Two workers at Tesla Motors’ plant in Fremont remain hospitalized at a San Jose burn unit after they were injured by a hot-metal spill caused by an equipment failure. A third worker was released from Valley Medical Center late Wednesday. Terry McSweeney reports.
Two workers at Tesla Motors’ plant in Fremont remain hospitalized at a San Jose burn unit after they were injured by a hot-metal spill caused by an equipment failure. A third worker was released from Valley Medical Center late Wednesday.
Tesla Motors CEO Elon Musk visited the injured workers. He said he wanted to make sure they were getting the best possible care.
The accident was reported at about noon.
"We had an equipment malfunction in our dye casting operation, essentially sending molten aluminum and that's the issue," Musk said.
The three employees were taken to the burn center at Valley Medical Center suffering from moderate-to-serious burns.
Cal-OSHA spokesman Greg Siggins told NBC Bay Area that his agency was called by the Fremont Fire Department about the "incident" around noon. It’s being classified as an industrial accident.
Siggins said the most serious injury was to an employee who suffered burns to the chest and upper body.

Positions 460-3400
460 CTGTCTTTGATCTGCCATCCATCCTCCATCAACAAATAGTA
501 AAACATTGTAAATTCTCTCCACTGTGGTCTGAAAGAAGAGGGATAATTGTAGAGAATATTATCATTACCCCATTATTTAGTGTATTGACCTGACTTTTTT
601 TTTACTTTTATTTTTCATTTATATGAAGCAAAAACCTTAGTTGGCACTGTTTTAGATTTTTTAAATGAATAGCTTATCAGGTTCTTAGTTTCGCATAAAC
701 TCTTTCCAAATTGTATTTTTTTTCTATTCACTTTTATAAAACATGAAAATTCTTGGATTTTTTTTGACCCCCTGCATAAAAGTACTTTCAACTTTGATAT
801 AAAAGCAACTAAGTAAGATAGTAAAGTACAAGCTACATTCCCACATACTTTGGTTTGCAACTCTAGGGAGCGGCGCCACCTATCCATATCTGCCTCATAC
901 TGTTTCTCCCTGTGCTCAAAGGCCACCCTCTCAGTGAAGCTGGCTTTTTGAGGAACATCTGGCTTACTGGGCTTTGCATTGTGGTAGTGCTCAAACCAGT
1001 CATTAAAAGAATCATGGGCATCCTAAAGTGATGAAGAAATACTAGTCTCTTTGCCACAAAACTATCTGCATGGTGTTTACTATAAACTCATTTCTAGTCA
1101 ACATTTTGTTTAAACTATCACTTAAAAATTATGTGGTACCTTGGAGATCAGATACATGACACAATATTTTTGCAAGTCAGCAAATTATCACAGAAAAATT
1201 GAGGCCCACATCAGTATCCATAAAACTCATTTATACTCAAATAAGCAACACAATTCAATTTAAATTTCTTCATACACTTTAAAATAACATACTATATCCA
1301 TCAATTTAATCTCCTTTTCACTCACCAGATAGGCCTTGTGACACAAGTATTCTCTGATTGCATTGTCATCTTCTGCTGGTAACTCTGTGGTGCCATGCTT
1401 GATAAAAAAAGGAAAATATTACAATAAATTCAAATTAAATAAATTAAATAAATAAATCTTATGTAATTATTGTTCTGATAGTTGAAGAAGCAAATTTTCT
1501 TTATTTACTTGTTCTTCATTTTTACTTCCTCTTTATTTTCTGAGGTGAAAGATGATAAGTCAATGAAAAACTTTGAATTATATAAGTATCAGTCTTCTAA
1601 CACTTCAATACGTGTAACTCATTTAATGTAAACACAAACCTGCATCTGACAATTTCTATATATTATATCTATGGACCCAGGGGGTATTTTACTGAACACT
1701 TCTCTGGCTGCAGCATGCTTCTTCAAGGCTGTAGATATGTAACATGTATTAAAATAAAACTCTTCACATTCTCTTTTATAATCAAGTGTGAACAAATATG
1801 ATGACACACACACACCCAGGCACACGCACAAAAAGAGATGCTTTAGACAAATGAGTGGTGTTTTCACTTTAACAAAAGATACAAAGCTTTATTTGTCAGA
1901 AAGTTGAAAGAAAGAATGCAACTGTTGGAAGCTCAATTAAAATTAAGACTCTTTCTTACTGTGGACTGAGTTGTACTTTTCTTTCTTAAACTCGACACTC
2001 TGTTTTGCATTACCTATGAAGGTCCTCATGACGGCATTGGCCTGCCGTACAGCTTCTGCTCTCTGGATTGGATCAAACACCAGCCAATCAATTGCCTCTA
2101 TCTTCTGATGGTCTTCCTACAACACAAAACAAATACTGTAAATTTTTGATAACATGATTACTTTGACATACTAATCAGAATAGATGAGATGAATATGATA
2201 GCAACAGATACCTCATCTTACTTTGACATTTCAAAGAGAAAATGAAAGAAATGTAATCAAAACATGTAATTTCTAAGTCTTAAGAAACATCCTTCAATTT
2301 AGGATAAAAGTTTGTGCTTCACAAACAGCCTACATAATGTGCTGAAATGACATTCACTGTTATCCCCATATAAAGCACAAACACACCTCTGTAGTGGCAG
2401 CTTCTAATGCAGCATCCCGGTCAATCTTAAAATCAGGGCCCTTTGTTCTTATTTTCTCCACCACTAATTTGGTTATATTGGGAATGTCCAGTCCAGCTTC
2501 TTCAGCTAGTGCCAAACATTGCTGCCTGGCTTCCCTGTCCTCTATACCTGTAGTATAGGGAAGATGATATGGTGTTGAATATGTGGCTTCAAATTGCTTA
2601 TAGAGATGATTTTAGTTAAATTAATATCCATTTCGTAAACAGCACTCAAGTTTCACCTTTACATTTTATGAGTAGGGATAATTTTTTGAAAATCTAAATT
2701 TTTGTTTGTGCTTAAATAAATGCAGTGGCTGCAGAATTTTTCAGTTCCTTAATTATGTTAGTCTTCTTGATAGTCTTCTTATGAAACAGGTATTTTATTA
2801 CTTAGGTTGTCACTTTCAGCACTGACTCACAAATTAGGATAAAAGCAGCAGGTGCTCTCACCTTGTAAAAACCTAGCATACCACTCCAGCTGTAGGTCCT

The plant, which opened in 2009, is located at 45500 Fremont Boulevard and can be easily seen from Interstate Highway 880. Tesla Motors designs, manufactures and sells electric cars and components.
Telsa has been fined by Cal-OSHA, the agency that oversees workplace safety, in the past. There was an accident on Nov. 28, 2011 when a worker's fingertip had to be amputated when he was pointing to a machine called a "shaker table" and was cut off when the machine malfunctioned, according to the state report. Tesla was fined $18,000, an amount that was ultimately reduced to $5,400. There were other accidents at the company in 2010 and 2012.
The most well-known cars made by the company are the Tesla Roadster, the first fully electric sports car, and the Model S, a fully electric luxury sedan.
The company has been pressured recently because of three separate cases of Model S sedans catching on fire. CEO Elon Musk recently announced that he will not recall the Model S because of the fires.
As word got out about the incident at the factory, Tesla shares (TSLA) dipped by a few dollars, likely out of concern that another fire may have hit the company. Shares ended 90 cents higher to $138.70.
"There does seem to be I think too much attention paid to Tesla, good and bad," Musk said late Wednesday. "It seems like we get an unusual amount of attention no matter what it is."